It’s 5 p.m. on the dot, but already the line outside 150 York Street curves around the side of the building and flows onto the street. Every now and then a car horn honks to scare dawdlers off the road. It’s cold; drizzle comes and goes in gusts. January is not the month to be stuck in a stagnant rivulet of bodies, all humming and checking their iPhones and smartwatches while waiting for the line to creep forward. But once you transition from the chilly outside world to the carpeted interior of Yale on York, everything changes.
Food Conversations: Mindfulness is a branch of Yale Dining whose email advertisement invites students to “engage in an inspired and unique sensory dining experience.” Held every semester, it’s a welcome break from whatever your standard dining hall meal or salad bar combination might be. The lobby is dimly lit, casino-style, and someone offers to take my coat. We wander into the dining hall, limbs thawing, and the smell of saffron-coated mushrooms, saag paneer, and rice with a medley of spices I couldn’t hope to name hits the bedraggled Yalies like Living on a Prayer at the end of a long night out. The shuffle-speed goes up a few notches. Further in, a triple-tiered serving dish covered in open clams is spewing gauzy white vapor—we’re later told that the smoking effect is produced by liquid nitrogen. (Side note: Liquid nitrogen is used for the removal of malignant skin lesions, cryonic preservation of the deceased, and Yale Dining décor. And saffron, a spice derived from the stamen of a vivid purple crocus, is gram-for-gram worth more than gold.)
I pile my plate and head over to a table where a friend is waiting. At each place setting, there’s the usual assembly of cutlery, glasses, and plates—along with a sleeping mask. With no further instruction, we dig into the piles of naan and yoghurt-and-herb lassi found in miniature plastic cups. Suddenly, an incorporeal voice floats across the room. The disembodied words encourage us to smell, look, taste. The spice. The cinnamon and salt. “It’s winter. Leaves crunch underfoot. New England architecture is buffeted by cold rain,” the voice croons. We’re sitting close enough to the stage that if we stretch we can see world-renowned chef and author Elizabeth Falkner reading aloud from a notepad, hidden from view behind the projector screen. As I mop up the cranberry sauce with a torn corner of spiced naan and a server refills my water for the third time, Falkner jumps onto the stage, smiling and embarking on a quick recap of her star-studded culinary career for those who didn’t read to the very end of the Food Conversations email. The room claps as Falkner rattles off a repertoire of multi-media sensory experiences and delectable TV show hosting gigs.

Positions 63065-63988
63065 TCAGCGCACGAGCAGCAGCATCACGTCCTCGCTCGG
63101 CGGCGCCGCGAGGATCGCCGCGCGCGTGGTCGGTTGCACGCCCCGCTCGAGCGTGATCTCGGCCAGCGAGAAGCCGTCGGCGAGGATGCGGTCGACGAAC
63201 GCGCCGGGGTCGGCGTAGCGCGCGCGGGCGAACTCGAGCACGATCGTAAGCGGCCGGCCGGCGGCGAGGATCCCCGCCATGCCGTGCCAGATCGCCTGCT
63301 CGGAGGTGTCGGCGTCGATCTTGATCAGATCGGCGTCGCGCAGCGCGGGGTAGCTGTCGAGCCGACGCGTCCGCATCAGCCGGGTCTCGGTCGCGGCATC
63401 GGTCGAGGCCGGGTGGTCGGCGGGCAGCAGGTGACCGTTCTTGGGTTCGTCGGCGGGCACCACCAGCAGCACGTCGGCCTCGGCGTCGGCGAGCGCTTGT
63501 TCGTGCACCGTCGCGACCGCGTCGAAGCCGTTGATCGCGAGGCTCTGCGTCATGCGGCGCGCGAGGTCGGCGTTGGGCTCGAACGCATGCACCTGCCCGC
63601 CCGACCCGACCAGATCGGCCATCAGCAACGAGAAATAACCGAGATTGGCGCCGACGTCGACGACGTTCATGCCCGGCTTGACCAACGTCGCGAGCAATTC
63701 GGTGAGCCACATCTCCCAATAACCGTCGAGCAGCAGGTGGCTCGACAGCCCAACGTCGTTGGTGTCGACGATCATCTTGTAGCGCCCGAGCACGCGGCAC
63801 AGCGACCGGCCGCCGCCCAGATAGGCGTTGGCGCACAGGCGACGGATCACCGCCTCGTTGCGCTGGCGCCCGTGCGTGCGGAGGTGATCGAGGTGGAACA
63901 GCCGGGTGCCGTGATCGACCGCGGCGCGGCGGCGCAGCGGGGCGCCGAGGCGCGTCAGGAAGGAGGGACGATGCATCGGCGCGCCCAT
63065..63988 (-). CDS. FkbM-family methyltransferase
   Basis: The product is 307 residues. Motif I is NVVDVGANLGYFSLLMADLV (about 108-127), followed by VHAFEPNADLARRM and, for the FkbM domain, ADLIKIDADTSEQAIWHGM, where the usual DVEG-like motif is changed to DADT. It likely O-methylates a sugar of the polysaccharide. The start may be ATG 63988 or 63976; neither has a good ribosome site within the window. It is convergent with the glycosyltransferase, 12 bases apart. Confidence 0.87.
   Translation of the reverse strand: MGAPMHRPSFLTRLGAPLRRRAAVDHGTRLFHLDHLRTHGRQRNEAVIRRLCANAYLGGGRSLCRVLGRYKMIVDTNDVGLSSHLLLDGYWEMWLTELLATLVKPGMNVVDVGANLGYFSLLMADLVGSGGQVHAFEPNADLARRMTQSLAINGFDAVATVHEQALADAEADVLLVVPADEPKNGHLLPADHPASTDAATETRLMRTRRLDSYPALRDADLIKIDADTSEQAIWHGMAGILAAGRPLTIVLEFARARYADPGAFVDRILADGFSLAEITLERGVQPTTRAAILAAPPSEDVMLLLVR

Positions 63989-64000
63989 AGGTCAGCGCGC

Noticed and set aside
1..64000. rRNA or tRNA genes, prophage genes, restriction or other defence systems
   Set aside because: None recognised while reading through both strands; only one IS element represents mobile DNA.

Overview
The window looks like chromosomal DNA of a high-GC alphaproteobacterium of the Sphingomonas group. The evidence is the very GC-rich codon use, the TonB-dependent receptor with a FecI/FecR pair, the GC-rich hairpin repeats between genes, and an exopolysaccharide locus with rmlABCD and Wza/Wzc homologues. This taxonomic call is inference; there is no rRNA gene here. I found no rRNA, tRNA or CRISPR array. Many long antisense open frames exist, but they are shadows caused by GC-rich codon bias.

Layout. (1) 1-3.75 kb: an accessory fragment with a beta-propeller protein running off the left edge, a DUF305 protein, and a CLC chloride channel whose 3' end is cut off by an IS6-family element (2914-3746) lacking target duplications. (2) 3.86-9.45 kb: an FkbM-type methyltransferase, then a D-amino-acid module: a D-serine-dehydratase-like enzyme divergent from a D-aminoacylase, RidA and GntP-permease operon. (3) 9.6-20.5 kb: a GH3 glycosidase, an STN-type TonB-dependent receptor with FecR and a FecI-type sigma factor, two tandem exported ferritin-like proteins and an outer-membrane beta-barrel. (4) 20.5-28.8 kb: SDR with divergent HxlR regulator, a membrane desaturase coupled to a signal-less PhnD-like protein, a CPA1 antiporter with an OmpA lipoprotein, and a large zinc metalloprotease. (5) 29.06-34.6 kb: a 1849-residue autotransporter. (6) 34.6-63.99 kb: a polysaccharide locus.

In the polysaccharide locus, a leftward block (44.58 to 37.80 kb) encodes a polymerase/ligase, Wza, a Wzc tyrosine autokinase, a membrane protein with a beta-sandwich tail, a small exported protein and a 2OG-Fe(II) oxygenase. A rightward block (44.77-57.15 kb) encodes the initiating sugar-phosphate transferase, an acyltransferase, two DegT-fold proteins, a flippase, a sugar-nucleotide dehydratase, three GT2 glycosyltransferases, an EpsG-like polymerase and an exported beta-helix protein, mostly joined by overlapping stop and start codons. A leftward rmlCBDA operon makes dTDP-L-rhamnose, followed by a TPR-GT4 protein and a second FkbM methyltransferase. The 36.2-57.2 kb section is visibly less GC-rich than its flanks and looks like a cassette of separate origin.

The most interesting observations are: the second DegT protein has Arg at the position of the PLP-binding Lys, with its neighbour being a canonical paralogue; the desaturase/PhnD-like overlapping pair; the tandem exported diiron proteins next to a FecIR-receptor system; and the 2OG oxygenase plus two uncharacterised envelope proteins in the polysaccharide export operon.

Falkner vacates the stage, yelling a welcome to Sarah Girard, Mindfulness Guru and Movement Expert. Girard, in cowboy hat and sotto voce, leads us through a pre-dessert mindfulness exercise: “Breathe through one nostril. Now, close that nostril with a finger. Breathe through the other.” After a round of muted giggles, 200 or so Yalies obediently squeeze one nostril shut and then the other. The meditation culminates in an order to put on the sleeping masks. “Don’t cheat,” Falkner warns us. I didn’t. So the first mouthful of dessert was a genuine surprise: chocolate truffle, smoked salt grains clinging to the powdered flesh, cinnamon, and the licorice of aniseed. With all other senses muted, the flavors are amplified to religious experience.
I may be one of the few people on campus who reads their Yale emails consistently. It’s not that I’m a particularly methodical student or unusually interested in what Peter Salovey has to say. It’s more a case of conditioned behavior; the small print of the weekly email frequently brings edible events like this one into my consciousness. Perhaps I seek out the hallucinogenic quality of walking into Yale on York as a broke, unemployed, on-my-last-pair-of-clean-socks undergrad, and finding myself in a world where food is high art and celebrity chefs narrate your dinner. From the infamous opulence of the First-Year Dinner onwards, Yalies are engulfed in a form of lush life that occasionally reaches Zara Larson levels. Perhaps I’m drawn to these events because they’re little tears in the fabric of normalized Yale life through which you can see how utterly bizarre the norm truly is. Liquid-nitrogen-infused and replete with saffron and class consciousness, the Yale Dining Experience is not one to miss.